What is the difference between feeling and perception?

What is the difference between feeling and perception?

February 22, 2021 0

This question came up in the Online 10-day Retreat Nov 3, 2020, guided by Delson Armstrong. Day 5 was part of a daily 30-minute discussion on the suttas, the Dhamma talk and reflections.

Slightly edited to improve readability

Feeling itself is dependent upon contact, right. Feeling means the sensory experiences that you’re having, and the mind experiencing the mental objects. The mind and the sixth sense base – which are the five physical senses, and the mind – are rooted within the mentality and materiality. Mentality-materiality make up your mind and your body. This is one way of looking at it. The five physical senses – which are your sense faculties, the sense organs: e.g., your photo-receptors in your eye, the auditory nerves in your ear, the olfactory nerves, all of those different kinds of things – are all rooted within mentality and materiality. That’s why the sixth sense base is conditioned by, or dependent upon, mentality-materiality.

It’s only through the sixth sense base that contact can be made with the outside world, as it were. What we experience in the way of the sixth sense base, is the world. This is what the Buddha calls the ‘all’ or’ the world’. Which is to say that there is no one objective reality. Everything that we see as reality, is through our own individual sixth sense base. And because that is dependent upon those sixth sense bases, the contact that arises is dependent upon that. When there’s contact with the outside world, with the sixth sense bases – photons hitting the photo-receptors; sound waves hitting the auditory nerves; olfactory molecules hitting the nose; flavor molecules hitting the tongue, and so on and so forth -, these are all dependent upon contact. This hitting that I’m talking about is for example the sound waves making contact with, or stimulating, the auditory nerves. In that process, the experience of interpreting these sound waves – which are just waves in the air – as sound through the auditory nerves, is the feeling. It’s the bare sensation. Applying to that bare sensation the idea of pleasant, unpleasant, or neutral – or neither painful nor pleasant – is the beginning of the perception aspect of the mind. So, the feeling is the sensory aspect, it’s the sensory experience of the mind. It’s after the contact is made, after the stimulation is made, you have the arising of the feeling. Perception is the naming aspect of what is being experienced, through recognizing what it is. As an example, that I often use; when you see the color blue, you immediately know it’s blue. Because you have recognized that it is blue through the Formations that created the memory. And that happens through having learned through your elders, through your parents, in a book, or whatever. It is that this is the color blue and now you always recognize it as the color blue, through the conceptual perception of it. So, perception begins at naming what that feeling is, and it continues on to conceptual or mental proliferation, which then can cause craving if taken personal. And if not, it’s basically stopped right there and then.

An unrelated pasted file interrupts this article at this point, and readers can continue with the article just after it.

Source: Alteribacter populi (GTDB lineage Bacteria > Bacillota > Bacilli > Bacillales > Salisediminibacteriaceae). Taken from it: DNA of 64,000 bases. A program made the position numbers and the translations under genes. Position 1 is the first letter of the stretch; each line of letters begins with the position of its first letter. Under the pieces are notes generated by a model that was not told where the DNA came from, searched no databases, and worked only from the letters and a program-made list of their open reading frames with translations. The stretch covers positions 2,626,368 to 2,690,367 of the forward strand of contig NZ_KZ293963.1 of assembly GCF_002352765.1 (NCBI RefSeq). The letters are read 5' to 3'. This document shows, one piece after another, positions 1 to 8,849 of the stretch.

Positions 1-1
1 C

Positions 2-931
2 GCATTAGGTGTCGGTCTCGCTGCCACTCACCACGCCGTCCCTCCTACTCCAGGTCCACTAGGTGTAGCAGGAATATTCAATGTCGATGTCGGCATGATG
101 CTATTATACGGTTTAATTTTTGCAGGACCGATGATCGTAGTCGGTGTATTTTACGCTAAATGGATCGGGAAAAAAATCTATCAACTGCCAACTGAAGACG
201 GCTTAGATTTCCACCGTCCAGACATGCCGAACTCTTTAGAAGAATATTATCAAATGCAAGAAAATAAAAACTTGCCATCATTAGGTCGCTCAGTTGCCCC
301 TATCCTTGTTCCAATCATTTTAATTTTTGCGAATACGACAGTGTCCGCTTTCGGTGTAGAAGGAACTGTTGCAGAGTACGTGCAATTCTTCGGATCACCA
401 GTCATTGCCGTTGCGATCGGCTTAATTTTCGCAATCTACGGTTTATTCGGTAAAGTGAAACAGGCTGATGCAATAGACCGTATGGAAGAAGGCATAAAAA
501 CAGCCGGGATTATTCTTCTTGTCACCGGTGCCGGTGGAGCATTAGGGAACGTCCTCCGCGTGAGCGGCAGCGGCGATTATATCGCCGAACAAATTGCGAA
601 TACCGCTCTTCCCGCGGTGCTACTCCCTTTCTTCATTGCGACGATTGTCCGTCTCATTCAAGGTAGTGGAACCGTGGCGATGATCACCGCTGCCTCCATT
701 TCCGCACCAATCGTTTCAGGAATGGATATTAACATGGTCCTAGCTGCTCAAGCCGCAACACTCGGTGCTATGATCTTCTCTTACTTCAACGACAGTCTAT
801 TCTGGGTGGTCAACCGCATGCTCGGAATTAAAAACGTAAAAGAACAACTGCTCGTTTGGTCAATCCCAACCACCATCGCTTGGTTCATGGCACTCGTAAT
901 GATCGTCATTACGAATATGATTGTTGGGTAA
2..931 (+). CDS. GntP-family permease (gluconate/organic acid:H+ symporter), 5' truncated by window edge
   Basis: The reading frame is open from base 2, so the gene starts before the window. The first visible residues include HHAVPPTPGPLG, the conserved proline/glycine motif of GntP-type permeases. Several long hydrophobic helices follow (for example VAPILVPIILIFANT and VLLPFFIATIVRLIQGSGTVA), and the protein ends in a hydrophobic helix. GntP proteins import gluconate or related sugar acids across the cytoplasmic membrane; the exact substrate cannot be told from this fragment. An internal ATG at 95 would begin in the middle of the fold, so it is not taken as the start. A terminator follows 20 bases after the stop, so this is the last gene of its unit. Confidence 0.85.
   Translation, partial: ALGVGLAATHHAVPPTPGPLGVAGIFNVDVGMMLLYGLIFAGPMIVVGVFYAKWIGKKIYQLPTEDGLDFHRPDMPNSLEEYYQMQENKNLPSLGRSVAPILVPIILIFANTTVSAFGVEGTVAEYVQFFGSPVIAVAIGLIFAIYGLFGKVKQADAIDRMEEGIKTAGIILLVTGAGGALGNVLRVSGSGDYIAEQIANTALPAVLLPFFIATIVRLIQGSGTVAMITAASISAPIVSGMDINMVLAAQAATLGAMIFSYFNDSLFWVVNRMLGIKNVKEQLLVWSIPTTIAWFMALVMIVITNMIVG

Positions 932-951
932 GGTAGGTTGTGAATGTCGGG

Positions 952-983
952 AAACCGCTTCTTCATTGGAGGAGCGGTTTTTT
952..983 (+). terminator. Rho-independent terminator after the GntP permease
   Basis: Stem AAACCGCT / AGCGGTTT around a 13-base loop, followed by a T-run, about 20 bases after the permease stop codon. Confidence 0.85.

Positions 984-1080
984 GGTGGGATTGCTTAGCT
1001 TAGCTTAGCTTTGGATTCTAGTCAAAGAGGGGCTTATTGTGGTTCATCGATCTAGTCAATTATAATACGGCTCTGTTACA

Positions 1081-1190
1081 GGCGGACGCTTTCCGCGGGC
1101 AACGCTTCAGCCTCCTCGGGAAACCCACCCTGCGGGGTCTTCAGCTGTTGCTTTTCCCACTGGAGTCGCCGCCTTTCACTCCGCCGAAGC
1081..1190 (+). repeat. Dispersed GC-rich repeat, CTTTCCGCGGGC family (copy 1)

Mentality-materiality in more detail

The simple way of understanding mentality-materiality is that the materiality is this body. It’s essentially the form, it’s the four elements that make up this body. In modern scientific context you would say, it’s the four states of matter that make up this body. The solid molecules or atoms, the liquid atoms, the gaseous atoms, and the plasma atoms, which make up this body. that’s materiality. Mentality is what happens through the experience in the mind. You can say it’s stored in the brain, or however you want to put it, but it’s the experiences that you’re having in the way of the five factors of mentality:

  1. You have the faculty for feeling, which is your sixth sense bases, your five physical senses and the mind itself.
  2. The faculty for Perception, so you’re able to recognize through the process of memory, knowledge, and learning, what you are seeing, or what you are experiencing or cognizing.
  3. Then you have intention, which is through which the Formations are basically acting. When the Formations arise, that consciousness drives forward those Formations into the faculty of intention, creating the idea of saying a word for speaking, for doing an action, or for thinking and reflecting and feeling.
  4.   Then you have the faculty for contact, which is actually really the nervous system, if you will, which takes in that sensory information. It has the sensory input and creates the experience through that contact. It’s the bare contact between the photo-receptors and the photons for example.
  5. And then you have attention, which is what you’re doing when you’re applying mindfulness and that’s how the consciousness flows through attention. When you use your attention, you’re applying mindfulness in meditation. Attention really is to be able to understand and to let go of – through correct, proper attention -, the personalizing aspect of the other four factors of mentality.

So, that’s how you should see mentality-materiality. It’s all one thing; it’s the mind and the body. The materiality is just this body, it’s just the different four elements that make up the body. And mentality is all that is basically making you speak, making you think, making you act, making you feel, making you experience things.

Watch it here